Professor Cunningham returns from fruitful sabbatical
Associate Professor Sachi Cunningham is back in the classroom after a productive year-long sabbatical in which she completed work on her first feature-length documentary and continued work on another.
Her film CRUTCH, which premiered at DOC NYC last fall and was a runner-up for audience award there, has screened at various festivals this past year. Most have been online, but recent screenings have included DocLands and the Bentonville Film Festival, which is run by Geena Davis and champions women and diverse voices. Cunningham was able to attend the festival in person in Bentonville, Arkansas.
CRUTCH will come full circle next week as the opening night film at the Reel Abilities Film Festival in Pittsburgh, PA. Cunningham met the subject of the film, Bill Shannon, an internationally renowned artist, breakdancer, and skate punk who performs on crutches when they were both children growing up in Pittsburgh, and much of the film was shot in the city. The film will screen at the Carnegie Museum of Art Theater.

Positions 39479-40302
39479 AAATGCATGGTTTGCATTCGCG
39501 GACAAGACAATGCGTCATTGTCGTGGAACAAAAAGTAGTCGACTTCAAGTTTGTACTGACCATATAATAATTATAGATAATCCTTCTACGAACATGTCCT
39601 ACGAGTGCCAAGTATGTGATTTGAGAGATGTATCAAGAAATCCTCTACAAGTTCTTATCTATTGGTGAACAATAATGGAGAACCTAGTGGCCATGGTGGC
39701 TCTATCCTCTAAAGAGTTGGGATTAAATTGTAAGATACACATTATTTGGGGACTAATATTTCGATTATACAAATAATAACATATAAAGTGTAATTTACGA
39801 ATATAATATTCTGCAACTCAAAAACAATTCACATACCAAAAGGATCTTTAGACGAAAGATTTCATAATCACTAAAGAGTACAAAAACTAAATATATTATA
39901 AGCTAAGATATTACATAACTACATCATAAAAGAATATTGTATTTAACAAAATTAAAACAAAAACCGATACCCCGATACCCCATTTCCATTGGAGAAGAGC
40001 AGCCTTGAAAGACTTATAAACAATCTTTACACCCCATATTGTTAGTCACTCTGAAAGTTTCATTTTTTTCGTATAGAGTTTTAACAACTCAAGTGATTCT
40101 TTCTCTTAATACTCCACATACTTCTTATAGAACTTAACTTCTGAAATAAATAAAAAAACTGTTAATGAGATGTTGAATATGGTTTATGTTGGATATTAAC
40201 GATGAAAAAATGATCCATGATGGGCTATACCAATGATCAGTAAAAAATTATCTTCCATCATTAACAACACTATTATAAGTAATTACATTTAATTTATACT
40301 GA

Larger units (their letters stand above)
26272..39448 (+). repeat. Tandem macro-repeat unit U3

Cunningham notes this screening "will be our first experience watching it in a proper theater with a live audience, which I'm very excited for." You can purchase tickets to watch online here. The film was recently featured by the Pittsburgh Tribune-Review, in the Hollywood trade publication Deadline, and in the Los Angeles Times' fall movie preview.
CRUTCH will stream on discovery+ Oct. 14. Later this month, it will have its international premiere at the Context Film Festival in Moscow, which pairs films with live dance performances.
Cunningham is now working on the documentary SheChange, about the best female big wave surfers in the world fighting for gender equity in one of the most dangerous sports on earth. Her reporting and video on this topic were featured in this cover story in The New York Times Magazine).
"I'm eagerly awaiting to hear about several grants, and am currently onboarding a new investor, so I hope to have good news to announce about that film soon," she said in an email.
Cunningham's video work was published this week in a New York Times feature, "Black Surfers Reclaim Their Place on The Waves" by Diane Cardwell. The footage will also be screened at the Times' "Black in Bloom" live event exploring the question "How do Black folks find meaning in the great outdoors" on Sept. 19 at 11 a.m. PST as part of the Black History, Continued event series.
Cunningham's photo of Santa Cruz surfer Chelsea Woody was on the cover of Marin Magazine's July issue. Woody, a co-founder of Textured Waves, is the first African American woman to surf for the global Vans team.
Cunningham said she's happy to be back to teaching, especially since all three of her classes are in person. You can find her most mornings in HUM 309, inspiring the next generation of multimedia journalists.